I am happy to say that many members of our temple have already opened their hearts and wallets to help the people of the Philippines at this terrible time. May we continue to do so. As we extend our hands to our brothers and sisters in need, may we find renewed commitment to our lives as Buddhists. May we open our eyes to the interconnectedness of all beings. May we act with compassion, empathy and kindness every day. And may those daily acts of loving kindness eventually form mountains of great value, which will spread throughout our own hearts and minds, and into the hearts, minds and lives of countless others throughout the world.
Namu Amida Butsu, Rev. David Matsumoto December 2013 1 A passage from the Karaṇīyamettā Sutta (Mettā Sutta), in the Suttanipāta.
PRESIDENTS’ MESSAGE The Holiday Season is in full swing at the Berkeley Buddhist Temple. The Dharma School Halloween Party was just scary enough! In November, we honored Shinran Shonin with the traditional Ho-on-ko service. Special thanks to IMOP* students, Rev. Miho Sekiya and Rev. Ryuhei Endo, for their enlightening Dharma talks.
Of course, we cannot mention November without mentioning Thanksgiving.
We hope everyone is able to share time with family and friends and partake in the traditional Thanksgiving food. Gobble Gobble! Thanksgiving is a good time for appreciation for the support and activities provided by the BBT. The BBT had another wonderful year!! We give thanks to all who made it so, our great SANGHA.
The BBT recently partnered with J-Sei and Ikeibi Films in the showing of “Infinity & Chashu Ramen” at the California Theater in Berkeley. This film was shot entirely in San Francisco’s Japantown and is about two spirits and their mischievous adventures. The film’s star is Hiroshi Kashiwagi, who some of you may remember is a former member of the BBT. If you were not able to attend the showing, we are hopeful the film can be shown at the BBT in the near future.
On a more somber note, the BBT is soliciting donations to aid the victims of Typhoon Haiyan. There is a special donation box at service. If not the donation box, please consider giving to the charity of your choice.
Holiday Gassho, Lucy Hamai and Ron Hiraga BBT Co-Presidents 2013
Shotsuki Hoyo Service – December 8, 2013, 9:30 AM The following persons will be remembered during the Shotsuki Hoyo (monthly memorial service) for December.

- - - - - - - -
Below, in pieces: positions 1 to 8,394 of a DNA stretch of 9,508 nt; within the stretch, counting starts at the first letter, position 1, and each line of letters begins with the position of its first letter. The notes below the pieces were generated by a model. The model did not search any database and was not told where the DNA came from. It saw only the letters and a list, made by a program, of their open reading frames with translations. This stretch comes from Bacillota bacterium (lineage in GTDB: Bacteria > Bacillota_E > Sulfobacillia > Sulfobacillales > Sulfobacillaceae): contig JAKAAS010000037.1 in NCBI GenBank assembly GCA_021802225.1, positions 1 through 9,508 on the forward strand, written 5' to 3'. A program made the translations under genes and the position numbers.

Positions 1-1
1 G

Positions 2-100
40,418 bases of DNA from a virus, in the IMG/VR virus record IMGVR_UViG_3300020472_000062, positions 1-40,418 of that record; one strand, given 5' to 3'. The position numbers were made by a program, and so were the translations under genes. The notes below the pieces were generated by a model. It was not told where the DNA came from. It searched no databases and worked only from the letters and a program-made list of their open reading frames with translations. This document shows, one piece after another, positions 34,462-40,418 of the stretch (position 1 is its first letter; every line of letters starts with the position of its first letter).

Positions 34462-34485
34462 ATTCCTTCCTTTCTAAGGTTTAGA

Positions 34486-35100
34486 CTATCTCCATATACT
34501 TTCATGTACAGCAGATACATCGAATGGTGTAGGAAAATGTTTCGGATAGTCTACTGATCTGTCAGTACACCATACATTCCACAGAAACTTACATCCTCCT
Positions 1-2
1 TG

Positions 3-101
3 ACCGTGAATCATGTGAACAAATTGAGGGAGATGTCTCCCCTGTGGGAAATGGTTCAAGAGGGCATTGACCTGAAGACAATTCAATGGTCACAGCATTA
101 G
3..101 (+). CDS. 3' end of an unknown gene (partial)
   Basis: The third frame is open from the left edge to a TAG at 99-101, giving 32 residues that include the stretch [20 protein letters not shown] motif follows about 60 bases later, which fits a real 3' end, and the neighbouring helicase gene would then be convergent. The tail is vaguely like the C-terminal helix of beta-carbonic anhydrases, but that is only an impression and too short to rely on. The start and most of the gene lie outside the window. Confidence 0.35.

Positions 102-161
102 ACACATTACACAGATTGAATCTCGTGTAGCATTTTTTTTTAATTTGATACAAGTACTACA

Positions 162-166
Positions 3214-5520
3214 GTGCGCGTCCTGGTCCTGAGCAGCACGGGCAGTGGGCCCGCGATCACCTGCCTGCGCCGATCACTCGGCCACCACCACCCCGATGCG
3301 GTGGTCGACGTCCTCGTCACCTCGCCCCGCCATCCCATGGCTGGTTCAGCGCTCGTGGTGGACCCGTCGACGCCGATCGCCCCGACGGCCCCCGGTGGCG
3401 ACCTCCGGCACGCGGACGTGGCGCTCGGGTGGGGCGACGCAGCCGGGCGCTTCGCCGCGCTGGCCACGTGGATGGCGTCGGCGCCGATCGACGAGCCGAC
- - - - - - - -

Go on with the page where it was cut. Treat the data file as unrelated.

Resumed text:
“So you see,” said the podiatrist, “the painful tendonitis in your ankle is connected to the fact that you overpronate when you walk, which is connected to your high arches. It’s also connected to your weak knee. And the knee bone’s connected to the... thigh bone... And the thigh bone’s connected to the... hip bone ….” “But doctor,” I tried to ask, with difficulty because he had gotten all carried away and was doing a soft shoe around the examination room, “that knee’s been weak since 1999. And I’ve had high arches since I was about five years old. That presumably means that I have been overpronating, whatever that is, for over sixty years. So why am I only getting a tendonitis in my ankle now?” “Obviously because of me!” said a cackling voice. And as my podiatrist danced out into the waiting room, startling the patients there, a hideously withered crone in gray materialized next to his examination table. “I believe we’ve already met,” she said. “I am Old Age.” “What are you doing here?” I demanded. “You know you’re not welcome. You never are! The Buddha said you are one of the lousiest things in human life, and as usual, he was right!” “Just thought I’d drop by,” she cackled. “I thought that if Death can put on a costume and walk into the room, so can I. Besides, you’ve been getting the idea that you can outsmart me, with your clever diets and your water exercise and all that. Did you think you were going to be one of those healthy, vibrant seniors in the AARP magazine, spending your retirement waterskiing around the world? I’ll show you!” And she literally proceeded to show me my wedding photo, taken when I was twenty, followed by a mirror that reflected what I look like now. Then she showed me my medicine chest, full of the pills I have to take every day, and my calendar, marked all over with medical appointments. “And oh yes,” she added, “here’s your latest medical test result. You have osteoporosis in both hips.” “In the first place,” I replied, “I never did want to be a vibrant senior. I’m not a tuning fork. And in the second place, the Buddha didn’t just point out what a killjoy you are. He taught us how to live with you.